SmoothSpan Blog

For Executives, Entrepreneurs, and other Digerati who need to know about SaaS and Web 2.0.

Should Big Companies Charge for Betas?

Posted by Bob Warfield on February 12, 2009

Google is charging for Betas. 

Huh?  What’s Bob on about now?

I was in GMail today, nothing new there.  BTW, I like GMail a lot.  I tried my personal accounts on it about 6 months ago, and turned off Outlook for those accounts a month ago.  More on that in a later post, but I’m surprised at some of the usability things I’ve learned from it.  Awesome job, Google!

Anyway, I noticed the ad bar at the top of the screen and several thoughts hit me immediately.

One, it was tastefully done.  Not garish.  Respectful of my valuable screen real estate.  I don’t know when it showed up, it could’ve been there all along.  I thought, pretty cool. 

Two, it was very well targeted.  It was actually something that might interest me, an ad for the Sony eBook reader.  I’ve been pondering whether I want a Kindle 2 lately.  I was just about to reach over and click when I stopped.  More thoughts: 

    –  I was reading morning email and needed to tend to business, finish, and head off to work.  This was not a good time to get distracted by an ad.  No biggie, fine, file it. 

    –  Hmmm.  How did Google target me so well?  I don’t recall emailing anyone about Kindle ever.  I sure blog about it, and I read every blog post I find about it.  How much does Google really know about me?  How big is the dossier of my online behavior that they are cross correlating?  Big Brother thoughts are always so unsettling.  And have they earned the right to divine my inner thoughts and desires by opening my mail and analyzing it?

    –  But hey, it’s free, it’s beta, what am I complaining about?

Then it hit me.  Google is charging for this Beta Gmail by selling ads.  Somehow that didn’t seem right to me.  Not a big thing.  I still kind of liked that ad because it was well targeted.  Certainly nothing like Louis Gray’s campaign to mark every ad on Facebook as offensive.

I guess in the end, I just didn’t like the idea of Google charging for a Beta.  Mind you, I don’t like the idea of them calling GMail a Beta.  It’s been forever in Beta.  What would be the signal to take it out of Beta?  It’s got to be pretty stable by now.  What is the purpose of this Beta?  Some say it’s just marketing.  OK.  We’re kind of past the rush of thinking, “Oh cool, I’m in the inside crowd, I get to play with a Google Beta.”  Some say it is so Google doesn’t have to take responsibility for it.  Find a problem?  Don’t call us, it’s a Beta.  I’m more in that camp.  I hate to gripe about it.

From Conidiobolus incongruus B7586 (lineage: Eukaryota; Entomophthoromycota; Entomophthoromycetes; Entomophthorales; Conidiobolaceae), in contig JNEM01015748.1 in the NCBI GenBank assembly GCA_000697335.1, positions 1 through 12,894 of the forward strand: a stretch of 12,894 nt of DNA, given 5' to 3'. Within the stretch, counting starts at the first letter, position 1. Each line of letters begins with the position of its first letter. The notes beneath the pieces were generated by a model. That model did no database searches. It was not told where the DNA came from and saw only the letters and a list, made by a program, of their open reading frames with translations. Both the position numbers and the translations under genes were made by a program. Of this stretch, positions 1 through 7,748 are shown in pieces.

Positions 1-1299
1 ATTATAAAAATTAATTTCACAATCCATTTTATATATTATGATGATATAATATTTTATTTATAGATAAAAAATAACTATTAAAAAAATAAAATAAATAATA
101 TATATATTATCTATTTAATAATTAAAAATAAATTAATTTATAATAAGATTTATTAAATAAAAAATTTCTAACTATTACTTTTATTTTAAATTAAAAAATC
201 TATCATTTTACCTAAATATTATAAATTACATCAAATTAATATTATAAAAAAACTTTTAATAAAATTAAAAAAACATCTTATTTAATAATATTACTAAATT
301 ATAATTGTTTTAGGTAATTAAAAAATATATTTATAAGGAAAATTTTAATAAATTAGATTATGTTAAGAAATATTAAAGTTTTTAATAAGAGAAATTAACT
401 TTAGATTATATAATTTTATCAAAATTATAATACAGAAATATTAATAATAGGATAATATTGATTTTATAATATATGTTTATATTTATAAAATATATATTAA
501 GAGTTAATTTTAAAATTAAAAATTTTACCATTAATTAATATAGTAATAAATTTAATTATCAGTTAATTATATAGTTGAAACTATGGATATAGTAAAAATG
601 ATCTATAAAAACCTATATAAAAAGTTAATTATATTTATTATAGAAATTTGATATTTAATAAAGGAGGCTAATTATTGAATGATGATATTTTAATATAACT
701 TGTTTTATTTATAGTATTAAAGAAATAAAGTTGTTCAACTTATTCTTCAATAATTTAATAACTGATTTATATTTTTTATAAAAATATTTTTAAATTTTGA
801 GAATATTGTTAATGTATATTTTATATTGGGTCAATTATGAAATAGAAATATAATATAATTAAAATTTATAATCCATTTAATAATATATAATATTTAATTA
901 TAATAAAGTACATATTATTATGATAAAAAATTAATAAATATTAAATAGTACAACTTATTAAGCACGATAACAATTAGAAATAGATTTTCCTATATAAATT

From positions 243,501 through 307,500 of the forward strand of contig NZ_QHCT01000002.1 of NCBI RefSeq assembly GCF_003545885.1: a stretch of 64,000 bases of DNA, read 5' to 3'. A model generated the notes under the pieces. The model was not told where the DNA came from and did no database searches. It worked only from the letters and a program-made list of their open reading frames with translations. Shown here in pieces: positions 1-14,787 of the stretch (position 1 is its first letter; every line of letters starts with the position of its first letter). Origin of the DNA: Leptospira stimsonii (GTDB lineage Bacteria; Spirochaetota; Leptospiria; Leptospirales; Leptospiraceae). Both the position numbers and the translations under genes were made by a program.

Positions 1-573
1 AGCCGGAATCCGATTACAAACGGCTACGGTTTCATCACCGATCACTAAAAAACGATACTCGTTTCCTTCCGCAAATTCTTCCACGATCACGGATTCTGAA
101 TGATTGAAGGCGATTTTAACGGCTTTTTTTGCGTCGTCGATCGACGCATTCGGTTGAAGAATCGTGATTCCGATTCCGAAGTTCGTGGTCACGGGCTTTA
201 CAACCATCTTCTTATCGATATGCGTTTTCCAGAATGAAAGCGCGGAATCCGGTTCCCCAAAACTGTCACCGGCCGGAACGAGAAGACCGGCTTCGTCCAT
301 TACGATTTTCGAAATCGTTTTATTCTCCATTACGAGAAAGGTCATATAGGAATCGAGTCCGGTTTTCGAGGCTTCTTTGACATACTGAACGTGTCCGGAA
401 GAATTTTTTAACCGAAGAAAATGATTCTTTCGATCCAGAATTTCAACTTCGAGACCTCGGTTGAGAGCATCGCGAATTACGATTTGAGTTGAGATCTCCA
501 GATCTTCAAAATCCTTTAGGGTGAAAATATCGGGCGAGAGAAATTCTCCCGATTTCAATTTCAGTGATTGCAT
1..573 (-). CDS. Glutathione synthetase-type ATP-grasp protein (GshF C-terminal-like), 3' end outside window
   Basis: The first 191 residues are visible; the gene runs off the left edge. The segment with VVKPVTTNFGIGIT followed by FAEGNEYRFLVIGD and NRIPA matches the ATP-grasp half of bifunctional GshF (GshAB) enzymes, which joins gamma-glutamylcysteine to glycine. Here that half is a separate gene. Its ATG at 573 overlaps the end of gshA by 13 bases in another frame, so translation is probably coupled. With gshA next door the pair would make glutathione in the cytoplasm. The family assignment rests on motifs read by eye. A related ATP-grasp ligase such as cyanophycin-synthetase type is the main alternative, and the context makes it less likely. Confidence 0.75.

GMail is great and all, and I like the ad, but hey, don’t charge me for your Beta.  Just take that “Beta” off the GMail logo and I’ll feel 100% better about it.  It’s a great program.  It’s not a Beta piece of software anymore.  Take responsibility.

OK, enough on Google.  I’m moving on to more interesting topics.  I’ve gotten a couple of great interviews lately from some Cloud Thought Leaders at 3Tera and Engine Yard that I’ll be sharing very soon now.

Cheers!

3 Responses to “Should Big Companies Charge for Betas?”

  1. schlafly said

    I am wondering why GMail has been in Beta for years, while Google’s browser in not only out of beta, it is in version 2.0! My guess is that Google took Chrome out of beta in order to compare it to MSIE 7, and not MSIE 8 which is in beta. Maybe Gmail does not have the same competitive pressures. Maybe being in beta is an excuse to delete your spam or lose your mail, I don’t know.

  2. berilthedwarf said

    The ads don’t bother me- if nothing else, they are giving you several GB of storage for free.

    I think the reason GMail is constantly in Beta is because it’s, well, constantly in beta. They’re always making updates, changes, adding new features and the like. Google has a pay mail service as well- I haven’t used it, but my guess would be that new features and things only show up for those accounts once they’ve been in “beta” awhile and are considered stable enough for “release”. We all test their products for free so they can work out the kinks and turn around and sell it.

    Pretty damn smart if you ask me.

  3. zzgorme said

    Sounds like an idea for a startup. People select the ads that interest them and they are saved on a special page for them. Also these ads could be analysed and more ads appear like them, which can in turn be saved, and so on.

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